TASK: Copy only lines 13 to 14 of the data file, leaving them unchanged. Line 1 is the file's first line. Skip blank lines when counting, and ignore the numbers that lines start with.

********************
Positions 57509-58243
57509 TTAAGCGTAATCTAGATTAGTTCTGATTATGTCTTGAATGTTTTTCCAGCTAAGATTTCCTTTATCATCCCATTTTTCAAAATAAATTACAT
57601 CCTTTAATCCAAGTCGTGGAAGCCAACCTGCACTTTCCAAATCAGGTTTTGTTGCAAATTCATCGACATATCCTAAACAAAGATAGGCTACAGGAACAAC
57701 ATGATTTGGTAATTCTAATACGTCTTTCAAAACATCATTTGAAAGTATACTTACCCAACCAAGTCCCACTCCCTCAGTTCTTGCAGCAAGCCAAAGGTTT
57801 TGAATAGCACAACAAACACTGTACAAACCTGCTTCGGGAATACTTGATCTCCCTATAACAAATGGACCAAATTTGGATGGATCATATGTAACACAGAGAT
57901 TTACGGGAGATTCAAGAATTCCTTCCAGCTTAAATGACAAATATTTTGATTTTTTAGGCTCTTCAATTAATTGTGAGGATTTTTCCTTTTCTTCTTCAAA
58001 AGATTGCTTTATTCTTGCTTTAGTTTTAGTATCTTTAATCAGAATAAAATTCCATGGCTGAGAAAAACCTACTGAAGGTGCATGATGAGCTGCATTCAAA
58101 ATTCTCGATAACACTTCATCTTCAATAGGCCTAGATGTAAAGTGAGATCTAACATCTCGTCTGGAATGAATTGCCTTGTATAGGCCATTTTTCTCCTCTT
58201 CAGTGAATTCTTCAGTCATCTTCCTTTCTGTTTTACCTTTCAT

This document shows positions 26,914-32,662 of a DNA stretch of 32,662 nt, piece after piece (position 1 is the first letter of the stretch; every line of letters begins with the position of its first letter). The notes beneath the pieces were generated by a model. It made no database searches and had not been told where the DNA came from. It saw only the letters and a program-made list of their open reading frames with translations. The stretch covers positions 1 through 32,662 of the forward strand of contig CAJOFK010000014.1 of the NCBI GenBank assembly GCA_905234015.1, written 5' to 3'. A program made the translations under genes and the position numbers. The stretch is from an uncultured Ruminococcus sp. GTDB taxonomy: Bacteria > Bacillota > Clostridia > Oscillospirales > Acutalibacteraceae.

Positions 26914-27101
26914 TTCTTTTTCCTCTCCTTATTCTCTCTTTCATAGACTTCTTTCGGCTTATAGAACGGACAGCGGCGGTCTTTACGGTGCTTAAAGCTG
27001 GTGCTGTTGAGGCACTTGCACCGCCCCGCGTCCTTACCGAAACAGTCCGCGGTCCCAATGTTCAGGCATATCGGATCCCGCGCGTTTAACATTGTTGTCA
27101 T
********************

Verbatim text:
27001 GTGCTGTTGAGGCACTTGCACCGCCCCGCGTCCTTACCGAAACAGTCCGCGGTCCCAATGTTCAGGCATATCGGATCCCGCGCGTTTAACATTGTTGTCA
27101 T